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Review: Assassins Apprentice, by Robin Hobb

I have just finished Assassins Apprentice by Robin Hobb, and thought I'd write a short review of my thoughts on it.


The Short Version - This is a great read, and I would recommend it highly, but it is something to settle in with and for a while, not five minutes at a time.

The story and themes were not what I had initially expected. I had assumed both from the subject and blurb, that this would be much more of a classic, boys' fantasy book, filled with suspense and action, epic fights and treachery. What I received instead, was an insightful look into the life of a boy, who became a man.

The book is written as a memoir of sorts, by an aging and now decrepit man who wishes to recant his youth. Fitz is a bastard born to the King-in-waiting, Prince Chivalry. Dumped by his grandfather at a military stronghouse at the age of six, he is shipped off to Buckkeep, the seat of the Six Duchies ruled over by King Shrewd.


As he begins to find his place in the world, the king and other influential members of the keep, find ways to use this boy to their advantage. After all, there is a lot to be gained from a person who has regal bearing and rights when needed, but is ultimately disposable as he is not part of the line of succession. We follow Fitz as he learns various trades, and despite his hard upbringing, excels at many of them.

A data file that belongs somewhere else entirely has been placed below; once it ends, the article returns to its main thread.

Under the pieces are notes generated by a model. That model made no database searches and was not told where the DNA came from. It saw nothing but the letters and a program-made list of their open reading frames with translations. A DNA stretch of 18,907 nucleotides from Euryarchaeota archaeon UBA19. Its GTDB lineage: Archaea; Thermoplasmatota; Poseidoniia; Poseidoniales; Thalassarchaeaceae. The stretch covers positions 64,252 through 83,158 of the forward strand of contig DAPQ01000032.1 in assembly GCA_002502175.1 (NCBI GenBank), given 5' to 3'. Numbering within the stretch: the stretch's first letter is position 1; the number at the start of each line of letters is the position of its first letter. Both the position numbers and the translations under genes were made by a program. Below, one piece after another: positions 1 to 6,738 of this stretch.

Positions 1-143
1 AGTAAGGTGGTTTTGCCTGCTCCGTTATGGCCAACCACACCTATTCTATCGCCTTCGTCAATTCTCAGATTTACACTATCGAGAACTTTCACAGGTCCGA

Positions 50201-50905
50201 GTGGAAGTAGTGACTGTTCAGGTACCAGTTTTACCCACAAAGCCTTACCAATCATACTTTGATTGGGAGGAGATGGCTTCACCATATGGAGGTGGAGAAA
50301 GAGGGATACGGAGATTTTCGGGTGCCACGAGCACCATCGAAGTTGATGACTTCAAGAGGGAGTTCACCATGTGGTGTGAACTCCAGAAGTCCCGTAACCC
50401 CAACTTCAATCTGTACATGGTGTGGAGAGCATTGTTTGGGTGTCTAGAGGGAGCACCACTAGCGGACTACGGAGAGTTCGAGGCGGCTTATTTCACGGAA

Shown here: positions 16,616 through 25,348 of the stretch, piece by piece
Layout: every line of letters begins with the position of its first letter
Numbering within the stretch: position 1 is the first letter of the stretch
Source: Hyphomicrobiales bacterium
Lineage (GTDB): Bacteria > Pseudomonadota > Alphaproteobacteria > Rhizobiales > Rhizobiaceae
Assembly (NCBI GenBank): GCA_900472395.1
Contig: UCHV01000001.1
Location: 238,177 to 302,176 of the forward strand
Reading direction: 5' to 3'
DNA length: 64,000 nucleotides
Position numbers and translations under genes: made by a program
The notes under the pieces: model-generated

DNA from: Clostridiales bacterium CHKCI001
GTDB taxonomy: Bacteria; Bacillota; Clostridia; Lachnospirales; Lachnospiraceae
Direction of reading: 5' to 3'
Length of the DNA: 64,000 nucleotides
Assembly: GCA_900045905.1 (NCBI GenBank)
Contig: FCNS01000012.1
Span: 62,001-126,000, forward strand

We see him learn how to care for beasts, learn calligraphy and art, fumble at falling in love, and suffer abuse at the hands of those who believe him to be not worth the air he breathes. More than anything, we see a depth of introspection and self-reflection from a boy people assume is simple just because he is quiet. Fitz is given very few quarters and learns that everyone will have their own agenda, and many will resent him living despite his lack of choice in his birth, placement, or use in the world.

The book, for me, began slowly and then seemed to pick up speed the further I went. The rapidity of information felt like a good mirror of a young boy being thrust into an unknown world, struggling to keep up. There were moments I felt could have been clearer, but these too could have been deliberately murky, as the story is told from the perspective of an aged and decrepit man, reliving his youth to the best of his memories and yet, hampered by his current level of impairment. The climax of the plot I found truly unguessable, as there were several plot elements brought in, any one of which could have led to the finale, which I think is quite incredible, and something that may well be explored in future installments.


Without a doubt, if you are looking for a more thoughtful, and grounded fantasy book that focuses on the plights of a boy becoming a man, this is hands down the book for you.



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